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Stamping Out the Fire of Free Speech Only Makes It Spread Faster

Stamping Out the Fire of Free Speech Only Makes It Spread Faster

The more you try to stamp out speech, the more the message spreads.

By now you’ve probably heard about Nina Jankowicz, the woman tapped to lead President Biden’s new Disinformation Governance Board, otherwise known as the “Ministry of Truth.” The self-styled Mary Poppins of disinformation has been wowing audiences with her confident lectures regarding censorship, the dissemination of information, and trust in government.

One of the most recently surfaced Jankowicz lectures finds her suggesting that Twitter posts could be edited by “verified” people like herself in the same way that Wikipedia edits its pages. In other words, kiss your free speech goodbye, for Nanny Nina will make sure to doctor anything untoward that you might say—or rather, anything that dares question the party line.

Such news is alarming to those of us who value free speech and freedom of the press. It seems like we are fast hurtling toward the tyranny of a despotic government that controls not only language but thought. Yet while the situation is bad, all is not lost. In fact, we may even be in a prime position to turn around the tactics of censorship and disinformation.

I came to this conclusion while looking through Alexis de Tocqueville’s Democracy in America. He addresses the freedom of the press and the difficulties of striking the right balance between responsible freedom and absolute control of thought. As he noted, small, gradual attempts to suppress the press act as a type of slippery slope, until suddenly all citizens—not just the press—find themselves “under the feet of a despot.” The way down that slippery slope, however, offers several handholds, which can be used to slow the suppression of speech and even to reverse it in a mighty way.

“You start from license of the press, and you march in rank order; what do you do? First, you submit writers to juries,” Tocqueville explained, noting that dragging writers before juries simply brings the contested freedom of the press or speech issue before many more ears than would have heard it before. “But the juries acquit them, and what was only the opinion of an isolated man becomes the opinion of the country.”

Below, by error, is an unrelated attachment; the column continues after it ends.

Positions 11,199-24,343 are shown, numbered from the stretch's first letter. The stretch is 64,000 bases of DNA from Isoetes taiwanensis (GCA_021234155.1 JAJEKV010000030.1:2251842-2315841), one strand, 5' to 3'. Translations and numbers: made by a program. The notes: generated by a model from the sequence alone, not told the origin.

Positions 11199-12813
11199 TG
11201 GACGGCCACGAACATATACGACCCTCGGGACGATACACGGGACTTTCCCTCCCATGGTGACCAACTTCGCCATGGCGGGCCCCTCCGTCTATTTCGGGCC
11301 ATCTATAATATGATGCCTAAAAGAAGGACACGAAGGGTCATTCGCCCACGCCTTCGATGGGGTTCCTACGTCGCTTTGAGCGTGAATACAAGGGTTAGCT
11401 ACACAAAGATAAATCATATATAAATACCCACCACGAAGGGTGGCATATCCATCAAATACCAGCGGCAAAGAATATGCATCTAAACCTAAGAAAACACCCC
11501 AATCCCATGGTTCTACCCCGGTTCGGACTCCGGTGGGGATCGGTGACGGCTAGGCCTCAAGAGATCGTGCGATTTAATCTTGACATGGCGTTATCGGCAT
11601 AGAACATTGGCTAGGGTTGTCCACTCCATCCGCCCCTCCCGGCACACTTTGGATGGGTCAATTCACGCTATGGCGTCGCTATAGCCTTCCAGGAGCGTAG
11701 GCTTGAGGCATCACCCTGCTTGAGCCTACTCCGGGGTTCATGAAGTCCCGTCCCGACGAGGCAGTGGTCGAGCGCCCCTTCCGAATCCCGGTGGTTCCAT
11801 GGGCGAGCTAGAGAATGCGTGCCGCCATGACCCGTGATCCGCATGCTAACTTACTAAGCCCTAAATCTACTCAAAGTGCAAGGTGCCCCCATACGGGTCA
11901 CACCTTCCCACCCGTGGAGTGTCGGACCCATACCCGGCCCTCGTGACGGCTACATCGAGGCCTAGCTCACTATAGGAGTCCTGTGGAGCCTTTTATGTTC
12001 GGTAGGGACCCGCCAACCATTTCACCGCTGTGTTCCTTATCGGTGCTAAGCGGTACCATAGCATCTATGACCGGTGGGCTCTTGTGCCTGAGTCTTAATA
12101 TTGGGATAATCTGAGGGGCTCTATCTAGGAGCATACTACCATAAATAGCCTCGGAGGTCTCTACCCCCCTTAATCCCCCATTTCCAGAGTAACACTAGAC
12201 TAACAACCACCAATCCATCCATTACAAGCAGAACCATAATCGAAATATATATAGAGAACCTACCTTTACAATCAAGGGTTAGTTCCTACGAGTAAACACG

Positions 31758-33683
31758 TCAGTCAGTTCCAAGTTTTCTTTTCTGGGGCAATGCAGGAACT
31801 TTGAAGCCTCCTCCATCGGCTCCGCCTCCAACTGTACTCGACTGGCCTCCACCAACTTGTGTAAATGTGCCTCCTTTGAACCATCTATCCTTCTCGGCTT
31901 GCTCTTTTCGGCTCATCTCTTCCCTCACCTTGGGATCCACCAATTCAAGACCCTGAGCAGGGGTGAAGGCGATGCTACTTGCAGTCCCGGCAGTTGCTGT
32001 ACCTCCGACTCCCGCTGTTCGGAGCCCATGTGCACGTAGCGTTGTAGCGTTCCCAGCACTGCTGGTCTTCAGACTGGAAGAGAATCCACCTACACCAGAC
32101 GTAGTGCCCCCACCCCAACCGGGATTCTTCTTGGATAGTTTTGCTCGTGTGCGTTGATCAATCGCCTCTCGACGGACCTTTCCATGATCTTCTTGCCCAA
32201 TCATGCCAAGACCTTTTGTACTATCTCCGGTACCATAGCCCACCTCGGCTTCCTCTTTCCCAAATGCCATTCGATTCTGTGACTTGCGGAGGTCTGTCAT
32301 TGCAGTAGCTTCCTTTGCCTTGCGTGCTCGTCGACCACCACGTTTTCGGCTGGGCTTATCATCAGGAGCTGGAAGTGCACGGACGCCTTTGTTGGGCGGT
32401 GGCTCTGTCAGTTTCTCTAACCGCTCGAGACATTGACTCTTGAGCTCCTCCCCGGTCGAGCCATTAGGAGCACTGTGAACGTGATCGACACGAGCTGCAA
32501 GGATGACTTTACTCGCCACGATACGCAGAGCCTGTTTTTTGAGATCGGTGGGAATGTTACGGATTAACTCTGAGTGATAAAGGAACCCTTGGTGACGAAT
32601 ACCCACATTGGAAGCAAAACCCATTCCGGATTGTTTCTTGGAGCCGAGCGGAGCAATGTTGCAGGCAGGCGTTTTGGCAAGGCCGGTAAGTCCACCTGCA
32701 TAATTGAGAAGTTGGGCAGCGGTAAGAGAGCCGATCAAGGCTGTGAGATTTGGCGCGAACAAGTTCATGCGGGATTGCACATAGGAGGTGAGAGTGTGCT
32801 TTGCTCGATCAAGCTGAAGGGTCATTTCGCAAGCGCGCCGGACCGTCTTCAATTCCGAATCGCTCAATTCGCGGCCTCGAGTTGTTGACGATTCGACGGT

The same thing happens the more one tries to suppress:

You deliver authors to permanent magistrates; but judges are obliged to hear before condemning. What someone was afraid to avow in a book, is proclaimed with impunity in the defense plea. Thus, what was said obscurely in one account is found repeated in a thousand others. The expression is the external form, and, if I can express myself in this way, the body of the thought; but it is not the thought itself. Your courts arrest the body, but the soul escapes them and subtly slips through their hands.

And if just one soul will have the courage to stand up and speak the truth—even with the risk that they might be taken to court or canceled or maligned in some other way—then that truth will spread like wildfire:

In contrast to all material powers, the power of thought often increases with the small number of those who express it. The spoken word of a powerful man, which spreads alone through the passions of a silent assembly, has more power than the confused cries of a thousand orators. And if only someone can speak freely in a single public place, it is as if he has spoken publicly in each village.

It is in such a process that we can take hope. Today, more than ever, our freedoms of press and speech and thought are being suppressed, not only by Nina Jankowicz but in many other average, everyday venues as well, such as classrooms and workplaces. Because of this pervasive censorship, it can be very unpopular to point out facts that run contrary to the narrative, so many of us choose to shut up instead.

But this is exactly what the suppressors want, because if they don’t have to publicly snuff out so-called dissident thought, then it won’t grow. But if we take courage and speak the truth in a kind, nonabrasive manner—even if it’s just in a casual conversation at the grocery store checkout, over coffee with a friend, or in a comment on social media—we may just get the snowball rolling toward freedom once again.

Flickr-U.S. Forest Service- Pacific Northwest Region, Public Domain

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